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Slobberchops (possibly aka Moop Man) and I added the final touches to the Magic Mirror literally minutes before Biggus Dickus helped us box it in ridiculously heavy plywood and pack it on the truck for shipping to the playa. We weren’t sure it would work outside the lab. Would it break in shipping? Would a show-stopping bug emerge? It was all worth it, because it totally worked.

A couple of qualifications about the video: the shadow effects (constantly shifting shadows behind the diffuser added depth to the image) are only barely visible, but they were amazing when you stood in front of it. The camera couldn’t handle the colors well (it tends to blow out when the exposure shifts quickly), but in person, the colors were very smooth & creamy, with the dithering doing its job remarkably well.

Every night many people played with it. This was my first piece of big art on the playa, and I am still pretty amazed at how happy people were and how much love they gave us for it. Yay!

Note to self: 12v/100Ah batteries are Very, VERY Heavy to schlep, but solar is a wonderful way to get DC power. It Just Worked. We got ~400W/hour, and the batteries were charged every day by 10 or 11am. It definitely made me think about how much more blinky goodness we could wlre up.

I’ll write up the build details at some point; there are a lot of photos, and quite a few more videos with equally bad color. But meantime, let’s all dance with the lights.

The LEDs are really bright, which could be irritating. We need to see what the video feed looks like, but I’ve been thinking a bunch about how to spread the light from each pixel into a blurry blob. Or, even better, smear the light into a blob that somehow changes.

Earlier diffusers were either crappy looking or too heavy; I loved how the translucent rocks look, but they would be ridiculously heavy. Photo diffusion paper looks good, and so do sheets of HDPE cut out of shopping bags, but they’re flat and static.

What if we had HDPE bags crumpled on thin rods, like a trash skewer on a BBQ. With a diffuser on top, the bags would cast irregular and moving shadows on the top diffuser. Like this:

So my current idea is to drive say 10 rods, each with a stepper motor, with all the motors driven by a Pololu Maestro. We’ll probably control the Maestro with python (as in this example). An example of a full pytohn-on-Pi-Maestro-servo setup is here.

I don’t quite understand yet how to chain the motors to the rods. However, turning them slowly, and having them stop for long periods, might make the effect all the more interesting.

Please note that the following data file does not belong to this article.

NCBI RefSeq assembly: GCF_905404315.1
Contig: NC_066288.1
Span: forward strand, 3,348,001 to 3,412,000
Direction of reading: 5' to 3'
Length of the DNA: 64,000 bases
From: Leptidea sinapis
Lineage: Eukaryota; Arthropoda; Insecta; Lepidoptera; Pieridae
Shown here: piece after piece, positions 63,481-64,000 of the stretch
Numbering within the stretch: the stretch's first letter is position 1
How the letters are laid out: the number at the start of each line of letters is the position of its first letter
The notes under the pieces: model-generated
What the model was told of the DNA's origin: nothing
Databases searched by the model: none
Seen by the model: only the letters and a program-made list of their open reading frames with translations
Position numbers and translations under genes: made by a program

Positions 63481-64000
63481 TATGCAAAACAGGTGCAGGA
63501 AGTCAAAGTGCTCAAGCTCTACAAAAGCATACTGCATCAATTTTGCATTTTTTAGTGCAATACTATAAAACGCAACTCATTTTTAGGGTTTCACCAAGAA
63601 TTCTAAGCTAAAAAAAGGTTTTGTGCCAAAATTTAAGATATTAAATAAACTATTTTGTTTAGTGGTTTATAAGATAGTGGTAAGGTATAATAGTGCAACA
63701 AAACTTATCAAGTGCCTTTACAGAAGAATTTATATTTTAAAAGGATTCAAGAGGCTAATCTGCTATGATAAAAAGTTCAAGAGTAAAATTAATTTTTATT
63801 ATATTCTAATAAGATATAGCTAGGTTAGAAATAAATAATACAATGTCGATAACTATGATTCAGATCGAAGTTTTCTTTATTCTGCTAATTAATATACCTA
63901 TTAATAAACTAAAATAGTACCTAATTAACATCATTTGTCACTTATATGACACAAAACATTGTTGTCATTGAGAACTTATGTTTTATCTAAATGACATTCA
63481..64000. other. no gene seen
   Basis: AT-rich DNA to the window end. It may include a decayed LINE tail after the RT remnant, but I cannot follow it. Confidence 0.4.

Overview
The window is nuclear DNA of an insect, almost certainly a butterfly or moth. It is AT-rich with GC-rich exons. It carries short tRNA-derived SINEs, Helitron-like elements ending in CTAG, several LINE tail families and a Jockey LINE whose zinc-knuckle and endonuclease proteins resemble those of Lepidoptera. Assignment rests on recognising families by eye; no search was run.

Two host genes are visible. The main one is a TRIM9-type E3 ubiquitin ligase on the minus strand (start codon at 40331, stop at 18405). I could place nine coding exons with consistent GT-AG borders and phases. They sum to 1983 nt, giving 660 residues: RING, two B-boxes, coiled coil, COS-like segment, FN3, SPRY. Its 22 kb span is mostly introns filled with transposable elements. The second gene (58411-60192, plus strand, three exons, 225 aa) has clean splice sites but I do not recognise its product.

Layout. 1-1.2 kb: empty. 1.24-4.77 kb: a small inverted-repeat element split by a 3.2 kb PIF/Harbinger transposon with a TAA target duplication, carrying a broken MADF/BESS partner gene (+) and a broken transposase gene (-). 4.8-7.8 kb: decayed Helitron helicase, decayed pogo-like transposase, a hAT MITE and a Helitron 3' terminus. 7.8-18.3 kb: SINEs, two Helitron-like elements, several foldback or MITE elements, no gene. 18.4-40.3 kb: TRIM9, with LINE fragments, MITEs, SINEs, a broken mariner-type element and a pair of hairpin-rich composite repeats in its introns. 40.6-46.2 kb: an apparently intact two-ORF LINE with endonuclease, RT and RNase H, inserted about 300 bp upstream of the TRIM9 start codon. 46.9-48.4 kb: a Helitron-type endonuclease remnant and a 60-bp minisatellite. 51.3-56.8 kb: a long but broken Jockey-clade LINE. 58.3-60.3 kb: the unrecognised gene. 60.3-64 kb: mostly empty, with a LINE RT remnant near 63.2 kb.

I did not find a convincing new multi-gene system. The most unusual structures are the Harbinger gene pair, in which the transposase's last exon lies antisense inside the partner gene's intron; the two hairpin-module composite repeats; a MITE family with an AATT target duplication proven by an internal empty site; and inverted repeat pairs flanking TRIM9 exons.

For the future: a python library to talk to the Pi’s GPIO pins is here.

My friend Wheat-Thin built a box for this version.

Wheat-Thin's box

I painted it white and taped six strands of 10 LEDs each to it.

Front of Mirror with LEDs

The signal and ground wires are soldered to the top of each strand, and 5v and ground to the bottom of each strip. The wiring is pretty simple.

Mirror wiringThe signal and ground wires from each strip go to the Fadecandy (FC, the board in the upper right on the white pad). I made a 6×2 wiring harness with female headers, and put an 8×2 male header on the FC for the connection. Power is supplied by the 8.4v NiCd batter on the bottom. All the grounds go to the ground bus on the black pad on the right.

Ground busThe bus is a piece of 1/2″ copper pipe smooshed flat with wires soldered to it. The pipe is secured to the box with 10 lbs double-sided tape on top of electrical tape which is on top of duct tape (electrical tape sticks to duct tape but not to wood; the duct tape sticks to wood).

Power runs up the left to an on/off switch, then to a 7A voltage regulator (on the white pad, center left). A voltage monitor is attached to the regulator’s Vin headers to keep track of the battery’s power. 5v comes out of the regulator to the power bus (on the red pad). The 5v and ground wires from the LED strands are attached to the buses. It kind of works.

A couple of notes: the diffuser is just a sheet of grocery bag HDPE I’ve taped over the LEDs. I’ve set the LEDs to use a max of 50% of their power, and they’re still much too bright.

Lots remains to be done: the camera needs to be attached, configured, and understood; the Raspberry Pi needs to be mounted and powered from the battery (not simple, needs another board); the software needs to do something comprehensible (maybe I can figure out the python stuff?); and we need to come up with a better diffuser than this piece of plastic.